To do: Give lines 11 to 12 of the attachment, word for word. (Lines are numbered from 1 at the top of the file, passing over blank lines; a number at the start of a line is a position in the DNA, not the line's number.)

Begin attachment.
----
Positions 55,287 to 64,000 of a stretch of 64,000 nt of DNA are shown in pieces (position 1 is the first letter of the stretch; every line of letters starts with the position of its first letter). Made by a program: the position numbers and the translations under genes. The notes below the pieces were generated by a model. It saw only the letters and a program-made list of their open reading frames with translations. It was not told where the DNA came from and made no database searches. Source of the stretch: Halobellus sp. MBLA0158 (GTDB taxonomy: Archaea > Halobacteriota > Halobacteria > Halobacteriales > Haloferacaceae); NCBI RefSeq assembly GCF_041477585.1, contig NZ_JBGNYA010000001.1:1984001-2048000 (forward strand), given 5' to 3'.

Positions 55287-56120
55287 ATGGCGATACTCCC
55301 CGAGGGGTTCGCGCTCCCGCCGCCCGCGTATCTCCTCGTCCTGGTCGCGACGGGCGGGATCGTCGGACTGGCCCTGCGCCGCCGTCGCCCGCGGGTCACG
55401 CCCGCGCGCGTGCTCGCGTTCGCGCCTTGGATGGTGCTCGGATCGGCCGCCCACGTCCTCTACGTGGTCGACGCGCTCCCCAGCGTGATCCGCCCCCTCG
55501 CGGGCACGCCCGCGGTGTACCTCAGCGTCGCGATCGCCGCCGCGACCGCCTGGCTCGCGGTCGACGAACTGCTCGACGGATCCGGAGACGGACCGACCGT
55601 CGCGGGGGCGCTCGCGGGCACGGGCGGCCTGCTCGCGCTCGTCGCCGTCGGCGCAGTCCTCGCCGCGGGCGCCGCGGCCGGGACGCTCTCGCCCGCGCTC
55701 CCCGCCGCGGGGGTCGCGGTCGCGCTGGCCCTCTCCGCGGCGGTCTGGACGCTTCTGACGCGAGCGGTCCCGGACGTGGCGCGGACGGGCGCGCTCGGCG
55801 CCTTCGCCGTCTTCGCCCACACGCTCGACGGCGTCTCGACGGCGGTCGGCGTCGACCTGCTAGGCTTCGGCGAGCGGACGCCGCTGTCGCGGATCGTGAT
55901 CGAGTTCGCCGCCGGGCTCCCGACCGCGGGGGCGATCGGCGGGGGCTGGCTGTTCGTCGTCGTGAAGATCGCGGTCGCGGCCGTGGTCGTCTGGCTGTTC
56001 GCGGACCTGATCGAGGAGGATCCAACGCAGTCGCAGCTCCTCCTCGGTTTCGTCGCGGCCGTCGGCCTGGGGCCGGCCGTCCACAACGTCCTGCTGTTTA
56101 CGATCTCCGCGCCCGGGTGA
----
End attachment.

56001 GCGGACCTGATCGAGGAGGATCCAACGCAGTCGCAGCTCCTCCTCGGTTTCGTCGCGGCCGTCGGCCTGGGGCCGGCCGTCCACAACGTCCTGCTGTTTA
56101 CGATCTCCGCGCCCGGGTGA